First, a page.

I left Dusty Corners with a plan of simply surviving the Canyons. The heat never presented its notorious self, but I did not rebound until mile 50, well out of the supposedly hot sections.  I grunted along, fighting the downhills rather than working them as I had planned.  My quads weren't blown, but my energy was low enough that I didn't have it in me to to get real turnover going.  MY body finally gave up on gels about five minutes up the climb to Devil's Thumb--stellar timing to not get any food in my system. I fumbled my way up that hellacious climb (I actually don't think it would be that bad with any energy).  I sat in that aid station for a minute to put down four cups of ginger ale, again fill my pack with ice and water, apply sunscreen, fill a bag with potatoes and pretzels, and again douse myself with water.  Half a mile later, knowing the real heat to be done and recently watering some trees, I finally took two ibuprofen. In retrospect I should have kept with my standard schedule regardless of any heat worries; 48 miles is longest I had run without ibuprofen in maybe two years, and I never take very much. At about this same time, I met up with another youngster, James Bonnett at a poorly marked intersection and ran a mile or two with him until my ibu kicked in.  Then I had the best stretch all day. I finally RAN a descent--not just trotting but an actually higher cadence downhill gait.  Feeling so rejuvenated, I stayed the El Dorado aid station only long enough to get more salt tabs, pretzel/potato goodness, and another dousing. I worked my way up the climb to Michigan Bluff, the first time all day at which I had energy enough to work up a climb rather than simply survive.  I did have a number more hamstring cramps and a couple calf cramps through this section, but a salt tab after each instance seemed to keep them from getting worse.  From working my way up the climb to Michigan Bluff, I developed a light strain in my big toes from excess work on toe-off. John Vonhoff was working this aid station, so I could not turn down the suggestion of having him work on my feet.  He filed and taped some calluses, and the PT working with him re-taped my inflamed left anterior tib. New socks and shoes on and having spent the better part of ten minutes chowing down while getting pampered, I left here hungry.

Miles 55.7 to 79.8
Heading to Foresthill was uneventful. I was rejuvenated and felt like making some progress; I at least feel as if I ran well here; meeting Wyatt (Earp) at Bath Road 60 miles in. At Foresthill, the staff weighed my yet again, which had held steady for the fourth straight weight check.  This aid station was, however, overwhelmingly busy even though there were only a couple other runners around me.  The sheer number of staff members far overpowered and hindered their abilities, and not letting my crew go with me to the food tables (what?) severely limited what we could do here.  After pitter-pattering around for a minute, Darren snuck in, grabbed food for me and they all kicked us out.  I truly stretched my legs out on the next couple miles of road and buffed trail.  However, somewhere around Cal 1 (I honestly do not remember if it came before or after the aid), I hopped aboard the barf train, which I would ride for quite some time.  Usually I look forward to puking--puking means a fresh start, and usually it means being able to wolf down copious amounts of food and liquid and run hard for a little while. That didn't happen.  This puke meant the end of coherence. I dove head first into a several mile decline into full zombie mode. The immediate effects came as very tender quads and radiant pain from my tweaked ankle. At Cal 2 I just took what Earp gave me, sat for a minute to force down what I could, and then we stumbled our way to the river.  People talk about Michigan Bluff or Foresthill being a time-suck, but I'd wager that the river-Green Gate strip tops it with its three aid stations in under two miles. I stopped at each of them. Weight check held us up on the near side, then so did drying off on the far side as the water felt rather cold late at night.  At Green Gate I succumbed to a ten minute nap, giving a final attempt at turning my race around.  I couldn't even fall asleep.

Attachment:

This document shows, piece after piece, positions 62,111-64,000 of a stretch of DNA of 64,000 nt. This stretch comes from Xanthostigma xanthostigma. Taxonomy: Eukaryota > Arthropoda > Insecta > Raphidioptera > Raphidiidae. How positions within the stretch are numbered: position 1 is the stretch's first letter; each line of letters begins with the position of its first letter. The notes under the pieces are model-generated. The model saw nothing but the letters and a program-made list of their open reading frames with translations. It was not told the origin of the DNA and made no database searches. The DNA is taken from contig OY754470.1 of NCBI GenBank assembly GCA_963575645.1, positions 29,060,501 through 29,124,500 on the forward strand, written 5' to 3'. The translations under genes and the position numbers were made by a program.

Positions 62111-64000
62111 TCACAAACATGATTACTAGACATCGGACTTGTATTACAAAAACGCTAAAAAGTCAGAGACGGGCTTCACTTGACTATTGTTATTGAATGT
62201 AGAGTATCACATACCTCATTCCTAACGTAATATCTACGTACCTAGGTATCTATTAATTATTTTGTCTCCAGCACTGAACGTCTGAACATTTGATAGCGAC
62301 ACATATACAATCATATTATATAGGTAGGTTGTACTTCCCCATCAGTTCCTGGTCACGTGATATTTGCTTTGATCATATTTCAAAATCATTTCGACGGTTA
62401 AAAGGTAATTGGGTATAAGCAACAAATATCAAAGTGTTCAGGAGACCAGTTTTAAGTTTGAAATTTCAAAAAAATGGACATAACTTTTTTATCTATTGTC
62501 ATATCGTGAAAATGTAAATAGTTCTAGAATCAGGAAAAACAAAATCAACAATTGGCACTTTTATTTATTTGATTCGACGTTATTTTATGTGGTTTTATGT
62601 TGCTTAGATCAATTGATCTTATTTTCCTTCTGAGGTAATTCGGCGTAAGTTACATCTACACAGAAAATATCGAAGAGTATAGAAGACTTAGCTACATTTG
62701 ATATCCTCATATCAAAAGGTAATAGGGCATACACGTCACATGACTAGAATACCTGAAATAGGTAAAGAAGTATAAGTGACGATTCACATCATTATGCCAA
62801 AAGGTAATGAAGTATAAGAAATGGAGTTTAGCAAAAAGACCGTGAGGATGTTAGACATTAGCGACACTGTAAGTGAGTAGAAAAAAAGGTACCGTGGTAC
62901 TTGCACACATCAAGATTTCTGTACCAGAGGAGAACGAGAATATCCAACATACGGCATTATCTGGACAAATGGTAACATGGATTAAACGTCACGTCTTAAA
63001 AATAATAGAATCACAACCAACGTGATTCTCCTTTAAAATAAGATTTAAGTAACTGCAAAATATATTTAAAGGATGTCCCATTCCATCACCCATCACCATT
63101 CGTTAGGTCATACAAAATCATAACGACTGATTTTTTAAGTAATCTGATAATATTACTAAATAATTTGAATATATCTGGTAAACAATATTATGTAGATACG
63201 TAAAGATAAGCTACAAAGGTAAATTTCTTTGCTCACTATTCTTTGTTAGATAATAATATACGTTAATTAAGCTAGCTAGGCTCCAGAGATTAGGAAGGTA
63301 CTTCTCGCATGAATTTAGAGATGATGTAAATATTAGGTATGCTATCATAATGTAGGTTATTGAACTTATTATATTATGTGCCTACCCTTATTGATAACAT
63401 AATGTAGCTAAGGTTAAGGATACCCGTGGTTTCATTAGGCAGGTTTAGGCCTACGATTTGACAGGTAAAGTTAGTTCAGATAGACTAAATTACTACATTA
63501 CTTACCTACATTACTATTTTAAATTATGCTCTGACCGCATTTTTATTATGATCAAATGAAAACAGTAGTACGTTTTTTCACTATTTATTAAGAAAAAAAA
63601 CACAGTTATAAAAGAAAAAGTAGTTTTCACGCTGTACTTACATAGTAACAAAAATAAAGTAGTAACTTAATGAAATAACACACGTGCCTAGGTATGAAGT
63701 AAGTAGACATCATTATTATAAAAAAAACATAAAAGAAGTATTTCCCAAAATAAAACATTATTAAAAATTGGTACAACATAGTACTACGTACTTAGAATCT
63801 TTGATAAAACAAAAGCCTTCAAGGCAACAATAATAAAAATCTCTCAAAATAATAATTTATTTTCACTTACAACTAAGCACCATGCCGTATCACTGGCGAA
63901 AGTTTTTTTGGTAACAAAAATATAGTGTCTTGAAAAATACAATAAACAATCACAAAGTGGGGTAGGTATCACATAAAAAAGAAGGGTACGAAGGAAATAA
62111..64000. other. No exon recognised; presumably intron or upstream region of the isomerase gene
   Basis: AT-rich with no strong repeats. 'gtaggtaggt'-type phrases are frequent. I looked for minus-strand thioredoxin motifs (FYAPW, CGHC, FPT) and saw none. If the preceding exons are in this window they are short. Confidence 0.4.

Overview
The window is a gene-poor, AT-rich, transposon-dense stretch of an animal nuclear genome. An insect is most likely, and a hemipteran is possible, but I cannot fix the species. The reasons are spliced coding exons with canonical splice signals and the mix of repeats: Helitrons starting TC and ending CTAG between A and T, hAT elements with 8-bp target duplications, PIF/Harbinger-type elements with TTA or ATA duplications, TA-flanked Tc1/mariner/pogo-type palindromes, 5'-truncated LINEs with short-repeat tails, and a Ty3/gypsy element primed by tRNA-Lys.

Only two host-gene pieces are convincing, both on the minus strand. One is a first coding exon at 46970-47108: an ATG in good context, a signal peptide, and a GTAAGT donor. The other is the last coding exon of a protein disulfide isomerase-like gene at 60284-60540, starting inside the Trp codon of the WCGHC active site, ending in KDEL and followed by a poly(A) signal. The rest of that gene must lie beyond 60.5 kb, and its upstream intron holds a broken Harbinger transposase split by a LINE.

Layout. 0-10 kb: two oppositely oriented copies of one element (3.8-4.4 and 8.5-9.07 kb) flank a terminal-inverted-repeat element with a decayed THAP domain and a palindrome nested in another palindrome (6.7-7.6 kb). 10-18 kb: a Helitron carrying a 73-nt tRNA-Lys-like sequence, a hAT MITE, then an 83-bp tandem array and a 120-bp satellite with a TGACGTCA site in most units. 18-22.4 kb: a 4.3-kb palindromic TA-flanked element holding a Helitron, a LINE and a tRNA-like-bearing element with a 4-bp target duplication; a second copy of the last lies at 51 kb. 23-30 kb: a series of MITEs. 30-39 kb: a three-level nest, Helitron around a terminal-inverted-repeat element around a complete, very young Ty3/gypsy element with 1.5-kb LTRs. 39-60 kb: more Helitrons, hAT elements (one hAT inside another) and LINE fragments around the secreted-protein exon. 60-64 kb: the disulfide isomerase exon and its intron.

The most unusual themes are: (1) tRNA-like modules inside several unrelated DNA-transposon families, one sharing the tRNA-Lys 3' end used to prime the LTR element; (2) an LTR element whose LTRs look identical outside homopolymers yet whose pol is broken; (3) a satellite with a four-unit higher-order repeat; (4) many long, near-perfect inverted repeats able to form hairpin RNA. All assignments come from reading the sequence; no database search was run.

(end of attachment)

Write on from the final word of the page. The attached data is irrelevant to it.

Miles 79.8 to 100.2